AUTHOR: Tatenda Gwaambuka
Africa will write its own history, and it will be, to the north and to the south of the Sahara, a history of glory and dignity” – Patrice Lumumba.
“History will one day have its say, but it will not be the history that Brussels, Paris, Washington or the United Nations will teach, but that which they will teach in the countries emancipated from colonialism and its puppets. Africa will write its own history, and it will be, to the north and to the south of the Sahara, a history of glory and dignity,” read the instructive words left by Patrice Lumumba for his wife, Pauline. It would be foolish to think such moving words were meant to simply remain a love-letter from a man about to meet his demise; these were a revelation for the greater continent. The major lesson to draw from Lumumba’s letter is that the history propagated by the West is not always accurate and yet it is written even now through propagandist Western news agencies. One Professor Wosene Yefru (University of Tennessee) conclusively said, “It’s not really our history from our point of view. It might be African history from a European point of view.”
The thousands of books written on African history by Europeans are increasingly becoming hard to accept as the accurate sources of African history. Generally, the philosophy behind the authoring of African history was articulated by a rather blunt Hugh Trevor-Roper, a British historian who said, “Perhaps in the future there will be some African history to teach. But at present there is none; only the history of Europeans in Africa. The rest is darkness…and darkness is not the subject of history.”
Such arrogance and absolute disregard for everything Africa was before the imperialist disturbance is what still dictates the formulation of history even now. The only thing that may have changed….Read full article
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Re-blogged from one of the most informative blogs on the web: abagond.wordpress.com
Pearl Buck, a member of the NAACP who won a Nobel Prize for “The Good Earth” (1931), wrote an “Open Letter to the Colored People of America”, which appeared in Black newspapers across the US in early March 1942. Three months later she gave a commencement speech at Howard University. This was just months after Japan attacked the US at Pearl Harbour, bringing it into the Second World War.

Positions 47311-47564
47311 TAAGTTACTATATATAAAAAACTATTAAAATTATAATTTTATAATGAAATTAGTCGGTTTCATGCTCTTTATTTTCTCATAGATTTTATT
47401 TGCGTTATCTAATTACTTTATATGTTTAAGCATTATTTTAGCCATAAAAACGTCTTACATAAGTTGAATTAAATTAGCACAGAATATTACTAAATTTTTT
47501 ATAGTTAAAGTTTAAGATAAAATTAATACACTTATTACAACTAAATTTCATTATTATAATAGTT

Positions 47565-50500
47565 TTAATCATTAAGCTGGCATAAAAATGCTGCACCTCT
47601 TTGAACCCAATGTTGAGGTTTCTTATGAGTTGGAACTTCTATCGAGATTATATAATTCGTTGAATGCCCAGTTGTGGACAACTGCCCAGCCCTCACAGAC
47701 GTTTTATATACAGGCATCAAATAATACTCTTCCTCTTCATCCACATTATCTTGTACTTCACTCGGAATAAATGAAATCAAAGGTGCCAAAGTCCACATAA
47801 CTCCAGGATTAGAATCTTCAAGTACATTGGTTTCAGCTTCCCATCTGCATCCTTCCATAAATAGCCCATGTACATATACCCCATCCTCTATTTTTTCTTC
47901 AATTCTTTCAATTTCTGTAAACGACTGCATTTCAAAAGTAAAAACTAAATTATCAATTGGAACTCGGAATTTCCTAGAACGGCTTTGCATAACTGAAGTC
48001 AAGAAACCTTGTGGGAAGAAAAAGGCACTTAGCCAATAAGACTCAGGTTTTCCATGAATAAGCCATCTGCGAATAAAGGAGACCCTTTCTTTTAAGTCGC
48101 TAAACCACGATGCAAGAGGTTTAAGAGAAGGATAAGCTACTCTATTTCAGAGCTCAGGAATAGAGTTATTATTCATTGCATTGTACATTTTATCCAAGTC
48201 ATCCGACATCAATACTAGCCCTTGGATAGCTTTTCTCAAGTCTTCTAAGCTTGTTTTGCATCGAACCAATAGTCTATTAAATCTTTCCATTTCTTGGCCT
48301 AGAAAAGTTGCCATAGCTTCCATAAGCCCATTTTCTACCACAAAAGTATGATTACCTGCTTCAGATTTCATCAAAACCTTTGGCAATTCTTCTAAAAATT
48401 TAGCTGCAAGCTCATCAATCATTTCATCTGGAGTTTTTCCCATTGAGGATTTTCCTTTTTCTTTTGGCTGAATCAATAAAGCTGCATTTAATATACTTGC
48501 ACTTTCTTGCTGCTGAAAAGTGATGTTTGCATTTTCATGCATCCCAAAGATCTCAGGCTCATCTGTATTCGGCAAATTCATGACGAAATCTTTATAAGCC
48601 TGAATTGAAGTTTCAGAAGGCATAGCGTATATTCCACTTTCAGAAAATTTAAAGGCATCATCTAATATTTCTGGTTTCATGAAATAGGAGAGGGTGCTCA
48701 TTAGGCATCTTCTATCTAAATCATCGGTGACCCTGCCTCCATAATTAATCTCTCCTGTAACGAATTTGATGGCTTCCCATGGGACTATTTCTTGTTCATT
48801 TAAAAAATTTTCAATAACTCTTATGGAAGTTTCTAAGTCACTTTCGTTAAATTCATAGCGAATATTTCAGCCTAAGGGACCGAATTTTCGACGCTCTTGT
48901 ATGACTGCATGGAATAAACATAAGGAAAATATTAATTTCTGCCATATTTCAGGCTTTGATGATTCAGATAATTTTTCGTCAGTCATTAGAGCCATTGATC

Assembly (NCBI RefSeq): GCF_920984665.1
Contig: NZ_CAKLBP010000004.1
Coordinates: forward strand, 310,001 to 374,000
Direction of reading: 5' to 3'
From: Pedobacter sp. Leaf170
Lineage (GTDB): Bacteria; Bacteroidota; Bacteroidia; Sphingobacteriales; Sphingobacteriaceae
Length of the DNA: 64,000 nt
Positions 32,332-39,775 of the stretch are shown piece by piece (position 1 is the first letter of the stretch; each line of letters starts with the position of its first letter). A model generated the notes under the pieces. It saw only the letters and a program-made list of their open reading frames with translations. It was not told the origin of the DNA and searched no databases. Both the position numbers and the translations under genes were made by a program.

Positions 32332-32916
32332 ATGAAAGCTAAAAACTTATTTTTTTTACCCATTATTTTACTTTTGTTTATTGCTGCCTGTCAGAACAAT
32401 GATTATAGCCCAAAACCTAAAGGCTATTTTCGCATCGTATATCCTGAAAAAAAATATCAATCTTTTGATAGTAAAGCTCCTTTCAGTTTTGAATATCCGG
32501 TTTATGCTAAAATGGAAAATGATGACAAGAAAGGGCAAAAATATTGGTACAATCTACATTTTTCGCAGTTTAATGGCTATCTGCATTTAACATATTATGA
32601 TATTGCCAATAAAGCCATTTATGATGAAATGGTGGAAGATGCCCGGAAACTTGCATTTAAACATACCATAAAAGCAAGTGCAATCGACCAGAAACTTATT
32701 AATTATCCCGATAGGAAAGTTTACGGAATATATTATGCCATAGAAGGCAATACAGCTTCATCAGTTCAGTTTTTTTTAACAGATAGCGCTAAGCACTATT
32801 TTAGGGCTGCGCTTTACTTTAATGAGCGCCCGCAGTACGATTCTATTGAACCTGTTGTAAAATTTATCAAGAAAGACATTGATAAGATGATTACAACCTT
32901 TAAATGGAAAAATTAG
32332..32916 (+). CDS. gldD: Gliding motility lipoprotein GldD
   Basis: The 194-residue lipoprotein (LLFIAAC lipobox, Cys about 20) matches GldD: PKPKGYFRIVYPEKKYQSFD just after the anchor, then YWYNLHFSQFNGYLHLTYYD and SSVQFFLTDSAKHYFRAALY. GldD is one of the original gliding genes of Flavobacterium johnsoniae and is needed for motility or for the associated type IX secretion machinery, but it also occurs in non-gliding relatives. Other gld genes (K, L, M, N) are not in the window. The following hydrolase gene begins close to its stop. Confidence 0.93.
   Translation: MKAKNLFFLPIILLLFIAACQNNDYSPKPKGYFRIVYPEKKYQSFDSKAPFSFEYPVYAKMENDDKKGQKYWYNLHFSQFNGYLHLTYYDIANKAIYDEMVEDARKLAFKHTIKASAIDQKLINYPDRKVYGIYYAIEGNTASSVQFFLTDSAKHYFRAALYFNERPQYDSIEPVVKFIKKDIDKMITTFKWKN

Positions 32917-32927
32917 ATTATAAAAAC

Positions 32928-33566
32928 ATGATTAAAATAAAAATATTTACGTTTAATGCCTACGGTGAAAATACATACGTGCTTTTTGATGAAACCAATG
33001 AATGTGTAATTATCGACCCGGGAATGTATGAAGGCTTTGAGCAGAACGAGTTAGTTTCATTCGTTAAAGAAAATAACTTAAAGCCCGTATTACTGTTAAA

She believed the war propaganda that the US was fighting for freedom and democracy.But she also understood that for Blacks, the US was hardly a democracy:
“Faulty as our democracy is, the United States must be the leader in this war for the right of peoples to be free – there is no other leader to whom we can look.”
She divided US Whites into three groups, listed here from smallest to largest:
- Those who have no racial prejudice and are on the side of Blacks in their fight for freedom and equality.
- Those who have strong racial prejudice and are against Blacks.
- Those in the middle. They suspect racial prejudice may be wrong, but do not know what to do about it.
Most Whites are in the middle. If Hitler and Japan win, the first group will be shot and the second one will be put in charge.
She sees Blacks as a nation within a nation, a subject people. They have suffered for hundreds of years. That has led some to be bitter, but has made most wiser and more mature in spirit than Whites. Because of their position in the democracy, Blacks have become its moral conscience. But they are weak. All their great leaders are in the past. She fears Blacks will withdraw behind the walls Whites have set up – instead of breaking them down and taking part in the US and the world as a whole.
Blacks need to break down those walls now more than ever: not just because it is the right thing to do, not just because it would make life better for them in the long run, but because it would be better for everyone, of all races, both in the US and across the world…Read full article on abagond